Just to be clear, we are talking about pruning suckers from trees, in this post and video. To be exact, from cherry trees. Any other interpretation of this phrase is worthy of a blog post as well. But that, we leave for another day.
What is a Sucker?
First off: What is a sucker? To explain this, let me give you a little fruit tree education. When you buy a peach, cherry, apple or any other fruit tree at a nursery, you are buying a tree which has been grafted. That means that a young tree had a piece of another, more desirable tree, attached to it. The young tree is called rootstock and the piece of more desirable tree is called scion or sometimes budwood. The process of attaching the scion to the rootstock is called grafting.
The rootstock is usually a vigorous, strong plant and wants to grow – a lot. But the upward growth is under the control of whichever variety was grafted onto the original little tree. So, what does that sneaky rootstock do? It sends all kinds of new growth up from the roots right alongside the original tree trunk. That new growth, usually a straight whip, is called a sucker.
Why Prune a Sucker?
Why do I need to prune a sucker? You might ask yourself that question. Why not just let nature take its course and let the tree grow however it wants to grow?
Well, by grafting a tree or planting a grafted tree in our yard, we have chosen a commitment to a certain amount of maintenance. If we allow the suckers to grow, pretty soon the strong rootstock will take over. In essence, that tree might still produce fruit, but they will be far less tasty than the fruit variety we bought the tree for.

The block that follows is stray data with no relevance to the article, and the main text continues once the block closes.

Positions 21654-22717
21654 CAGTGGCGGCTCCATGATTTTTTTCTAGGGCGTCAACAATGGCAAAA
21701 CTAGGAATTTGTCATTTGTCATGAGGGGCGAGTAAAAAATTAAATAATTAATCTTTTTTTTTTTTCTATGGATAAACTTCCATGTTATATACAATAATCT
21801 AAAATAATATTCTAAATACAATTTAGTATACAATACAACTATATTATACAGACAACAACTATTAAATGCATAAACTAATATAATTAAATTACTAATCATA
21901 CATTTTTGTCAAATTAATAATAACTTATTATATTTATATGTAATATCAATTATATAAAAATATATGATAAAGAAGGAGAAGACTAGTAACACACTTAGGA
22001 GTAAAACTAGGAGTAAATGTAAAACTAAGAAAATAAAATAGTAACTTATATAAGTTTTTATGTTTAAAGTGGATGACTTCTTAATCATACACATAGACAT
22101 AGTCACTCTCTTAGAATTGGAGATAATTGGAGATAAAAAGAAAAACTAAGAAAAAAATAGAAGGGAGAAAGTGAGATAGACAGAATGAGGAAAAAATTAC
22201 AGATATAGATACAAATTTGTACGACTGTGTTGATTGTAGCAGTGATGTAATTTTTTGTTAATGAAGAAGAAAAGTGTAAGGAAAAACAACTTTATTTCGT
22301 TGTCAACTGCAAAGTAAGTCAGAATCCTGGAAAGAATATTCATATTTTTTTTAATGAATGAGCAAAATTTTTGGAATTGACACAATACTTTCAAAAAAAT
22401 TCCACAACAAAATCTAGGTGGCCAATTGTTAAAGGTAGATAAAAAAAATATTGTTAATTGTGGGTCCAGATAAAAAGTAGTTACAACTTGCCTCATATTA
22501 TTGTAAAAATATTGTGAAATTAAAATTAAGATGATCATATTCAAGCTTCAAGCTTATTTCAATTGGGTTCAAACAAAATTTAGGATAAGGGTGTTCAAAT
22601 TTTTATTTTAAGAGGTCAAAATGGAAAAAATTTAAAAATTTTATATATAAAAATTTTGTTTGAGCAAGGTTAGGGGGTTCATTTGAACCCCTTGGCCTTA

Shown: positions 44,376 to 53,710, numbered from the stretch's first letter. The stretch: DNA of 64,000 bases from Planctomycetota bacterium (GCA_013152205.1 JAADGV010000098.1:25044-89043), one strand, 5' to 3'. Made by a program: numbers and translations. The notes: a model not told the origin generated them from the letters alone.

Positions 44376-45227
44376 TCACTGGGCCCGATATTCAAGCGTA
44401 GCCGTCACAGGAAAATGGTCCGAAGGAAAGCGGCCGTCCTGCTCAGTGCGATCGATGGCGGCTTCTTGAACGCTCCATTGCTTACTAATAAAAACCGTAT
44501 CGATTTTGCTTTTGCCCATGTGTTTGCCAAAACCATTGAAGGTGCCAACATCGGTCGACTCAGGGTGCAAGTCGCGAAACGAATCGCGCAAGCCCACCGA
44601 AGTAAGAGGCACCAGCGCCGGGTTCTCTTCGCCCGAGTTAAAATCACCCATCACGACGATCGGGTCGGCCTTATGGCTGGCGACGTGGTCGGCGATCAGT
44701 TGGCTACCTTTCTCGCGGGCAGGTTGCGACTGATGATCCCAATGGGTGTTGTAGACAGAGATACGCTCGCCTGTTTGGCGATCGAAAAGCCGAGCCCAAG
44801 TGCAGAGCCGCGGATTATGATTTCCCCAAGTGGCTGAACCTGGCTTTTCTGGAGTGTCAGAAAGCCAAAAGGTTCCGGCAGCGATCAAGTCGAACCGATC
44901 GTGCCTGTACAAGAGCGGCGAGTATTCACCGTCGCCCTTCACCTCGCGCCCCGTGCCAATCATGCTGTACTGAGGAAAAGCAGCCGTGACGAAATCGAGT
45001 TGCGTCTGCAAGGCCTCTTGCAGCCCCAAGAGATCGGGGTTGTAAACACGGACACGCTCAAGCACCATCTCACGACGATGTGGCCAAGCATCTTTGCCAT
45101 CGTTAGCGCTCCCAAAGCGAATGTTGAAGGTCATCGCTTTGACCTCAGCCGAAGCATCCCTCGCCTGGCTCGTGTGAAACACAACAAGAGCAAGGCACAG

So, to ensure that the grafted variety will be giving you fruit, you need to cut those suckers away. The best method is to carefully dig a little of the soil around the trunk and the suckers away. Then cut them as far back as humanly possible.
Cover the roots up with soil without burying the trunk. Add some mulch and the first part of pruning your fruit tree is done.
My personal theory is that I want the best tool for the job I can afford. Now, if you have one tree in your yard, then some basic tools are more than enough. Or better yet, find a neighbor or friend to borrow the necessary tools from. Maybe there is even a tool lending library in your town. Still, a basic pair of pruning shears might be a good idea to have.
Amazon (affiliate) for example offers a wide variety of tools in all price ranges. I can’t speak to the quality of products I haven’t used myself, but this is an example of a pair of shears for less than $ 10. (at the time of writing this post). While I love and have used high quality products such as these Felco pruning shears, I also have some cheaper ones on hand.
First off, any time you invest into a high quality tool and take care of it, it is a better deal from all around. Usually, they are easier to work with and last longer. That way, the initial higher purchase price ends up the cheaper option in the long run. But did you notice the little disclaimer of: take care of it? Yup, that part is very important!
So, if you know yourself as belonging to the tribe of the “tool losers” or the “tool forgetters” and your precious shears might live somewhere in your garden for a while exposed to rain and shine – a cheaper tool might be a better option for you.
I do belong to the tribe of the tool losers, but have managed to change by keeping the tools on my body. I have a tool belt with pouches and when the shears leave my hand, into the pouch they go. So, if you get an awesome pair of deluxe Felco pruners which will cost you almost a hundred bucks, spend the extra money and get yourself a pouch as well.